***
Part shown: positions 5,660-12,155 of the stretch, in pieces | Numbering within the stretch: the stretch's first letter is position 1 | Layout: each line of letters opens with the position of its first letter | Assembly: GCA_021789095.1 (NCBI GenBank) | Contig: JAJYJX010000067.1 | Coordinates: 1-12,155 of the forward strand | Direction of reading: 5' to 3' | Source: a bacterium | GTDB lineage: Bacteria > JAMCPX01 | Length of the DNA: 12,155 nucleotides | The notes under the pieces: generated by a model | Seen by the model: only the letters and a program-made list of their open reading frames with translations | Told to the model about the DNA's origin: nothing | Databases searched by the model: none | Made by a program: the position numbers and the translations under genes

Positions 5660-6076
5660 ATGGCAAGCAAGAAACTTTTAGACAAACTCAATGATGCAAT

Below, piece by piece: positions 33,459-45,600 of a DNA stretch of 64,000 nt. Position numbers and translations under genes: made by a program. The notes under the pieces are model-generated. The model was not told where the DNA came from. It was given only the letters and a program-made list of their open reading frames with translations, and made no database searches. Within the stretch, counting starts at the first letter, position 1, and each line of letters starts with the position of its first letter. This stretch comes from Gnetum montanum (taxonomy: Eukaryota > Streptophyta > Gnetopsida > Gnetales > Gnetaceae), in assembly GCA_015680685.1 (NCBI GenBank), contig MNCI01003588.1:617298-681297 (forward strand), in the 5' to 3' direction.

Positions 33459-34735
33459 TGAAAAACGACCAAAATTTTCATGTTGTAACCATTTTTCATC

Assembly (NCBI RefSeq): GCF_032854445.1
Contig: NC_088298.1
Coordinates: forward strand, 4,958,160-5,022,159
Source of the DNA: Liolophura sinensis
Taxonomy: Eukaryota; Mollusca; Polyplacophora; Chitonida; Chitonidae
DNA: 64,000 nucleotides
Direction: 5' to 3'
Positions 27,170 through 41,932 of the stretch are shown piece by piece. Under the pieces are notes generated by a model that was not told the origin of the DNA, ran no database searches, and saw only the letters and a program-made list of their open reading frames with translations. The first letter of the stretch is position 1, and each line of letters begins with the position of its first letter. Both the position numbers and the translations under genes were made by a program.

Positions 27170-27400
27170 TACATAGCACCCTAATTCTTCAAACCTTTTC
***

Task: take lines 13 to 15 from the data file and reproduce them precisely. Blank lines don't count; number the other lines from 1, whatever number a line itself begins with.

Direction: 5' to 3'
Positions 27,170 through 41,932 of the stretch are shown piece by piece. Under the pieces are notes generated by a model that was not told the origin of the DNA, ran no database searches, and saw only the letters and a program-made list of their open reading frames with translations. The first letter of the stretch is position 1, and each line of letters begins with the position of its first letter. Both the position numbers and the translations under genes were made by a program.

Positions 27170-27400